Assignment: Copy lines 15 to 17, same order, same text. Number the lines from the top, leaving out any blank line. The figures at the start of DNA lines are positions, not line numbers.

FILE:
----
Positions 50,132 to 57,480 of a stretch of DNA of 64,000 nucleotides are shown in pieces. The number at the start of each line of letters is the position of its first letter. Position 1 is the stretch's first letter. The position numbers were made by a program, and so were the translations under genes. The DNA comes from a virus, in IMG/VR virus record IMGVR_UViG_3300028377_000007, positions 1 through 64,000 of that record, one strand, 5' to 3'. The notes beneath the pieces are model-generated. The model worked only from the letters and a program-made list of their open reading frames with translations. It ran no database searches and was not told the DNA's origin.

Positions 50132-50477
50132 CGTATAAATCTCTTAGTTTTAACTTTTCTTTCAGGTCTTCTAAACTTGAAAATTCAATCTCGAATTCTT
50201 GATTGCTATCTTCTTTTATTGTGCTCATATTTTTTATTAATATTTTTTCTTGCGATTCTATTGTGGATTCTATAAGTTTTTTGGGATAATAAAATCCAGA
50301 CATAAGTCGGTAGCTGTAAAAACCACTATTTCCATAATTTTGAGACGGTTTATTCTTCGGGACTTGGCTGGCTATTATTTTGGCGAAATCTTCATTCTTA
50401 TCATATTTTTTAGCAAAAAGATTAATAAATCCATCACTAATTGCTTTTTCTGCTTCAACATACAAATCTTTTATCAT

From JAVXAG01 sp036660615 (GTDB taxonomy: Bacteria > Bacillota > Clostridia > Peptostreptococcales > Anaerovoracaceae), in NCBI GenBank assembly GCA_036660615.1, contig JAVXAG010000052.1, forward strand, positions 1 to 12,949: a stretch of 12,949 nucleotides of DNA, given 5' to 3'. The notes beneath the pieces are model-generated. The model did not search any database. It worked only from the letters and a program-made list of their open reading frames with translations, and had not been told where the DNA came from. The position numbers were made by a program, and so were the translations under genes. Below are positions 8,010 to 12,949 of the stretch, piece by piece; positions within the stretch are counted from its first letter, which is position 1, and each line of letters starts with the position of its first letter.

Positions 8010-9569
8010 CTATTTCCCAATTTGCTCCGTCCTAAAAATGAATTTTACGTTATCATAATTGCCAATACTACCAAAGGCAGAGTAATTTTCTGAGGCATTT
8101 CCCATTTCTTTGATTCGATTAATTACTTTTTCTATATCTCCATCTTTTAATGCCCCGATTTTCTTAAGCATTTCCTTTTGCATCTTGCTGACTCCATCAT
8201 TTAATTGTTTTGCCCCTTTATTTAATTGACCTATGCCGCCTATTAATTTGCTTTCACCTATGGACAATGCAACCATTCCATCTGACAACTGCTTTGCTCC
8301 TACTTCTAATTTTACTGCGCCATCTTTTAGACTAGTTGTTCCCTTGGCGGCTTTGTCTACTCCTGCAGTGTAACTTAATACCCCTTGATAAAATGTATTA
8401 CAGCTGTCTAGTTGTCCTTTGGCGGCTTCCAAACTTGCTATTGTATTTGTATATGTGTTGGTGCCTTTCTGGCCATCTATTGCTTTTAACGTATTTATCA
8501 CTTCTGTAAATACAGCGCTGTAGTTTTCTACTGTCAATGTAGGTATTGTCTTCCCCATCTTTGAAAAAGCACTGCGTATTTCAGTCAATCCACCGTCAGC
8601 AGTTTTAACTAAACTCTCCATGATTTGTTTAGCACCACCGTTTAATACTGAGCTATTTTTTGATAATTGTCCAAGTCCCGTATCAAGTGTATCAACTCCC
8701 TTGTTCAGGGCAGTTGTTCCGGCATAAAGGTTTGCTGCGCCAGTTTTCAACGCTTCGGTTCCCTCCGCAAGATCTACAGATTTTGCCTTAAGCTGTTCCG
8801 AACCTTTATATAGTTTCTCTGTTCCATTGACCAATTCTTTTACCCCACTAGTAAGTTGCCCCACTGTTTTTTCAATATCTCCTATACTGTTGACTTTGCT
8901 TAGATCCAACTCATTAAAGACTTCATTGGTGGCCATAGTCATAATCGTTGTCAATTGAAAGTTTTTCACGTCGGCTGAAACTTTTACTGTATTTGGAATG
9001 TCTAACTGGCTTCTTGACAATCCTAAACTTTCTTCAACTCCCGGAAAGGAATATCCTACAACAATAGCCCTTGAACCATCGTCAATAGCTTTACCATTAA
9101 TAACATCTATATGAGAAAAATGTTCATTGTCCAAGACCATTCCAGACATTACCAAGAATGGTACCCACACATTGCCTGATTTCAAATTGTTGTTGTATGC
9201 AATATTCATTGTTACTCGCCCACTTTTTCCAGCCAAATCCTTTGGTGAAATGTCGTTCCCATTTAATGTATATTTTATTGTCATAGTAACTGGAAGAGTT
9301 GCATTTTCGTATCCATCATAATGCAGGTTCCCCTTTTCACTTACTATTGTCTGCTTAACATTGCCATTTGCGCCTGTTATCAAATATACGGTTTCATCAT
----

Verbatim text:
8601 AGTTTTAACTAAACTCTCCATGATTTGTTTAGCACCACCGTTTAATACTGAGCTATTTTTTGATAATTGTCCAAGTCCCGTATCAAGTGTATCAACTCCC
8701 TTGTTCAGGGCAGTTGTTCCGGCATAAAGGTTTGCTGCGCCAGTTTTCAACGCTTCGGTTCCCTCCGCAAGATCTACAGATTTTGCCTTAAGCTGTTCCG
8801 AACCTTTATATAGTTTCTCTGTTCCATTGACCAATTCTTTTACCCCACTAGTAAGTTGCCCCACTGTTTTTTCAATATCTCCTATACTGTTGACTTTGCT